ePrints@IIScePrints@IISc Home | About | Browse | Latest Additions | Advanced Search | Contact | Help

Expression and localization of calcium-dependent protein kinase isoforms in chickpea

Syam, Prakash SR and Chelliah, Jayabaskaran (2006) Expression and localization of calcium-dependent protein kinase isoforms in chickpea. In: Journal of Plant Physiology, 163 (11). pp. 1135-1149.

[img] PDF
Expression_and_localization_of_calcium-dependent.pdf
Restricted to Registered users only

Download (864Kb) | Request a copy

Abstract

Calcium-dependent protein kinases (CPKs) play important roles in multiple signal transduction pathways but the precise role of individual CPK is largely unknown. We isolated two cDNAs encoding two CPK isoforms (Cicer arietinum CPKs—CaCPK1 and CaCPK2) of chickpea. Their expression in various organs and in response to various phytohormones, and dehydration, high salt stress and fungal spore in excised leaves as well as localization in leaf and stem tissues were analyzed in this study. CaCPK1 protein and its activity were ubiquitous in all tissues examined. In contrast, CaCPK2 transcript, CaCPK2 protein and its activity were almost undetectable in flowers and fruits. Both CaCPK1 and CaCPK2 transcripts and proteins were abundant in roots but in minor quantities in leaves and stems. Of the three phytohormones tested, viz. indole-3-acetic acid (IAA), gibberellin (GA3) and benzyladenine (BA), only BA increased both CaCPK1 and CaCPK2 transcripts, proteins and their activities. GA3 induced accumulation of CaCPK2 transcript and protein but CaCPK1 remained unaffected. The expression of CaCPK1 and CaCPK2 in leaves was enhanced in response to high salt stress. Treatments with Aspergillus sp. spores increased expression of CaCPK1 in chickpea leaf tissue but had no effect on CaCPK2. Excised leaves subjected to dehydration showed increase in CaCPK2 expression but not in CaCPK1. Both isoforms were located in the plasma membrane (PM) and chloroplast membrane of leaf mesophyll cells as well as in the PM of stem xylem parenchyma cells. These results suggest specific roles for CaCPK isoforms in phytohormone/defense/stress signaling pathways.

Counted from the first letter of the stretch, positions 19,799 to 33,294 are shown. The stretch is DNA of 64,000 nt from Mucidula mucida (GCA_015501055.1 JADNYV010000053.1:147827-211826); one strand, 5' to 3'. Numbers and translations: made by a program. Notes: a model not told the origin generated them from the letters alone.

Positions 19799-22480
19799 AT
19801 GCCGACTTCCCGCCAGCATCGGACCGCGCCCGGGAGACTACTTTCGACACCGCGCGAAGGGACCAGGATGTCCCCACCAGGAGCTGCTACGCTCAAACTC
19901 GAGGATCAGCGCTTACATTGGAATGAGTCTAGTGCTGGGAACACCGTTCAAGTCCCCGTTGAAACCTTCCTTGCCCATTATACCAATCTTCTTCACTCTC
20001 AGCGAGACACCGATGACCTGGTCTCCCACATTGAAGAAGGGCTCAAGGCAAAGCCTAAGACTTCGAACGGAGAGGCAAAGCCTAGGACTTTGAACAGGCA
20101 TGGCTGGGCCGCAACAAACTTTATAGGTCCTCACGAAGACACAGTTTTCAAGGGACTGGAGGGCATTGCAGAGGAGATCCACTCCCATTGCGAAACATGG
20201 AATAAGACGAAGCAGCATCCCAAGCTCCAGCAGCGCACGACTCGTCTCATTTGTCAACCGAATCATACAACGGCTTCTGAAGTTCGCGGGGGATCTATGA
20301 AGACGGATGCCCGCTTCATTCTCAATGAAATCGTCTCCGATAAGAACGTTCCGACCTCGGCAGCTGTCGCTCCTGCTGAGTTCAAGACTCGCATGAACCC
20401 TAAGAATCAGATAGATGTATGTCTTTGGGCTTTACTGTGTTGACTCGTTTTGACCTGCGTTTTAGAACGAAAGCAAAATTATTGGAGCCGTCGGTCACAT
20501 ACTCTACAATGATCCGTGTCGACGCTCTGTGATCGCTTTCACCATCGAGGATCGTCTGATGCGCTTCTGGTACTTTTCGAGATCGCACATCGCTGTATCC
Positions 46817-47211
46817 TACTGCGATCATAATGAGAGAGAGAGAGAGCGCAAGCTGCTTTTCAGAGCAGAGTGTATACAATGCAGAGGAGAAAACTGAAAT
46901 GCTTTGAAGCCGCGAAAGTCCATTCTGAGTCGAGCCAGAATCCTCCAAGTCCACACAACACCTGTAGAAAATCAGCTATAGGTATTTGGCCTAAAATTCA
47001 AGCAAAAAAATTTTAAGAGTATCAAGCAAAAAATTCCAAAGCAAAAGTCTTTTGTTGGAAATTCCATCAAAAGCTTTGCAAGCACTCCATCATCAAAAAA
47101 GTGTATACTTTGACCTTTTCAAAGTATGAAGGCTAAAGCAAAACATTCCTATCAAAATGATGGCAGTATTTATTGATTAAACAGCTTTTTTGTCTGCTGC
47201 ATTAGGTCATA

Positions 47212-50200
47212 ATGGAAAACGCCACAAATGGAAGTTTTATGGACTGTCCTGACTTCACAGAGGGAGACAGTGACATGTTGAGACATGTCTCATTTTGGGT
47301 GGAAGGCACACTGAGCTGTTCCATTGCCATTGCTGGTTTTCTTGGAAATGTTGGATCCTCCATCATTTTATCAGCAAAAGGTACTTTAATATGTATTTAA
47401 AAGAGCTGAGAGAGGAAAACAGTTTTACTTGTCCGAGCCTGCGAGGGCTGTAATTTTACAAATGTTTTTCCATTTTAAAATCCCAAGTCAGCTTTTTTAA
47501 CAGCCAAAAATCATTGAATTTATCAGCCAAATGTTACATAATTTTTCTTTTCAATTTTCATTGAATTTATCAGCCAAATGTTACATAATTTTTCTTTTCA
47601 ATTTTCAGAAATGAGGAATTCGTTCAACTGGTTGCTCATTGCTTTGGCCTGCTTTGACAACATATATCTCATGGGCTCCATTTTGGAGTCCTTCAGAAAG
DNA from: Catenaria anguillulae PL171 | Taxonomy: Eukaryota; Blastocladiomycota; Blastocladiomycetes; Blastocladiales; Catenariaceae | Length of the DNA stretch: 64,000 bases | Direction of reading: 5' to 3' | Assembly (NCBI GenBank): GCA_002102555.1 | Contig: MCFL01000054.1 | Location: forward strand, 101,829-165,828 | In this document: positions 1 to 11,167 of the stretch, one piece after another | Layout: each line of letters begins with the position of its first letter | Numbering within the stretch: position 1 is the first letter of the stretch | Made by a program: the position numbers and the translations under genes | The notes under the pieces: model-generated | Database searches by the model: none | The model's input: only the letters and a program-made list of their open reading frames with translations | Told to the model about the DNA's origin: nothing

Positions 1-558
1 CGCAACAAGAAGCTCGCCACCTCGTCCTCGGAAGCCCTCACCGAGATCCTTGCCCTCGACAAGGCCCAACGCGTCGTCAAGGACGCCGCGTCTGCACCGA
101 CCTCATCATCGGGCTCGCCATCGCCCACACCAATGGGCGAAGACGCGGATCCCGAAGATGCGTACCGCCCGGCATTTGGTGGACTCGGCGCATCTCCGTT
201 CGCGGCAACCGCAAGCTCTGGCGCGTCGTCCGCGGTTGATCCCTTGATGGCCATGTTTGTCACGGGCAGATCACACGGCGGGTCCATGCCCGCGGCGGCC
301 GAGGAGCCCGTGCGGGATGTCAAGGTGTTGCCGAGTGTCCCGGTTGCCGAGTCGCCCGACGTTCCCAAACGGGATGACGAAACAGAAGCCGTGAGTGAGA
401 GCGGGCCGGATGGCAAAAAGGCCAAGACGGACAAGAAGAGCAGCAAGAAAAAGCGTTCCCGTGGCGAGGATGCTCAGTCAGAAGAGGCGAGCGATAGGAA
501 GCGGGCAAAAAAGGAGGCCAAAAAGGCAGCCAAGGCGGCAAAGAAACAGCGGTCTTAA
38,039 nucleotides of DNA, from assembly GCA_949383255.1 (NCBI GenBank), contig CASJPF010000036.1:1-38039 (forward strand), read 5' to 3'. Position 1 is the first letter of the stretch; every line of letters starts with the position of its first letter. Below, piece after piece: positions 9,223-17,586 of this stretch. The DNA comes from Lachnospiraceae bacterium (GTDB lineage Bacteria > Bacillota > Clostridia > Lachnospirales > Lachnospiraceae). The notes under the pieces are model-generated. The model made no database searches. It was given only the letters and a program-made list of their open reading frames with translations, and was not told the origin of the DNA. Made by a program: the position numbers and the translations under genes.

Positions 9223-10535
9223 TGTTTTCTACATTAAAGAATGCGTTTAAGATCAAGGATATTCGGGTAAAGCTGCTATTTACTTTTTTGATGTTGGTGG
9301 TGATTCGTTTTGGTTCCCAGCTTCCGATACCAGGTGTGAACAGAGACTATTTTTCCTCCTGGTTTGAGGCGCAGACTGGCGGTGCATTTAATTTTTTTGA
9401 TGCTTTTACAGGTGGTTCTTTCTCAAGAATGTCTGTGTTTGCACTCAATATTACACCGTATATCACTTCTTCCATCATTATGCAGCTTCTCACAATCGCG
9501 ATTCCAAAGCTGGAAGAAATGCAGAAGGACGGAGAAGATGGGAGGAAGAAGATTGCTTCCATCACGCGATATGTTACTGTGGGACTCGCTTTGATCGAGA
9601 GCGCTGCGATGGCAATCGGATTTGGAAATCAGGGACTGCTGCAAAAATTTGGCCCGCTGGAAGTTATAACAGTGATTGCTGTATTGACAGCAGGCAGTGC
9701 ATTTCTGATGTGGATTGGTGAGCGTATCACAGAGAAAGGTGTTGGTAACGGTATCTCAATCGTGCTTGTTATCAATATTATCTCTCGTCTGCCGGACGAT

Item Type: Journal Article
Additional Information: Copyright of this article belongs to Elsevier.
Department/Centre: Division of Biological Sciences > Biochemistry
Date Deposited: 13 May 2008
Last Modified: 19 Sep 2010 04:44
URI: http://eprints.iisc.ernet.in/id/eprint/13959

Actions (login required)

View Item View Item